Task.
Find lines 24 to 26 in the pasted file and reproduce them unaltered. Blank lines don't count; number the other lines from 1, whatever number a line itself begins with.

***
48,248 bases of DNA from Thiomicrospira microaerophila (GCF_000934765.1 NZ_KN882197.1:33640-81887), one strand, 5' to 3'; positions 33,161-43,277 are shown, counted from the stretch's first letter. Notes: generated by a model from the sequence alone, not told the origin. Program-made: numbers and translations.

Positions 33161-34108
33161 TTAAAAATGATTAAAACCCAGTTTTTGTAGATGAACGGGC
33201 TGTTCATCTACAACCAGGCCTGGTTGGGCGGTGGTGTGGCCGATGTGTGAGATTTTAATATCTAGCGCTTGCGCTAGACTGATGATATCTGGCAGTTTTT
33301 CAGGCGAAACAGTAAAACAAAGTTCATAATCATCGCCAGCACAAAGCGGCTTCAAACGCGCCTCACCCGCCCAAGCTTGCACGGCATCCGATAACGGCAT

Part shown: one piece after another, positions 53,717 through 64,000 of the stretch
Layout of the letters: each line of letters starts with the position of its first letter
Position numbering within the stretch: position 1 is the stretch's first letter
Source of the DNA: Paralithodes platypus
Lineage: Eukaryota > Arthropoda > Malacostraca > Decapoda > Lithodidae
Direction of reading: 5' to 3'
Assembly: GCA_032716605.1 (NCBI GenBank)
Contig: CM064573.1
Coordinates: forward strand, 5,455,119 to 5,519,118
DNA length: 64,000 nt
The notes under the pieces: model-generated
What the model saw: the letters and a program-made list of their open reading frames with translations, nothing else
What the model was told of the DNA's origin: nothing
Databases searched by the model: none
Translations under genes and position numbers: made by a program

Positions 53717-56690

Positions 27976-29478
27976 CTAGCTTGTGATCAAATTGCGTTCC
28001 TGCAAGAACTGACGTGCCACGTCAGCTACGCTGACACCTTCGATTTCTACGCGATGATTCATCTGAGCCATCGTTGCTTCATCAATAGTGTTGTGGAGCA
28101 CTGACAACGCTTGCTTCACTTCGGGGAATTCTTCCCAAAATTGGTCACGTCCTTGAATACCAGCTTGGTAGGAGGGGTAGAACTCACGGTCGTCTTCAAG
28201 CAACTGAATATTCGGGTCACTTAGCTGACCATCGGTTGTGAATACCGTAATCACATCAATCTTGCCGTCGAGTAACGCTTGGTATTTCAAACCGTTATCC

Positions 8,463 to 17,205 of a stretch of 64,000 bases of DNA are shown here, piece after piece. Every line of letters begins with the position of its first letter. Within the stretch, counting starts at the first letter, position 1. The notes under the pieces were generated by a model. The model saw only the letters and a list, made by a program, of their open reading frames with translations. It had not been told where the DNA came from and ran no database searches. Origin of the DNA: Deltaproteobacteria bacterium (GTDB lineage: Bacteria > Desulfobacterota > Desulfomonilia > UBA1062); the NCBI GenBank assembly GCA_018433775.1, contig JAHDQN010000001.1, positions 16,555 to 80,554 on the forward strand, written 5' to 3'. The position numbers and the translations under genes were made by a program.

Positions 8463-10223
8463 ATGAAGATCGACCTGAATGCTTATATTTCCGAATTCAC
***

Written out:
28001 TGCAAGAACTGACGTGCCACGTCAGCTACGCTGACACCTTCGATTTCTACGCGATGATTCATCTGAGCCATCGTTGCTTCATCAATAGTGTTGTGGAGCA
28101 CTGACAACGCTTGCTTCACTTCGGGGAATTCTTCCCAAAATTGGTCACGTCCTTGAATACCAGCTTGGTAGGAGGGGTAGAACTCACGGTCGTCTTCAAG
28201 CAACTGAATATTCGGGTCACTTAGCTGACCATCGGTTGTGAATACCGTAATCACATCAATCTTGCCGTCGAGTAACGCTTGGTATTTCAAACCGTTATCC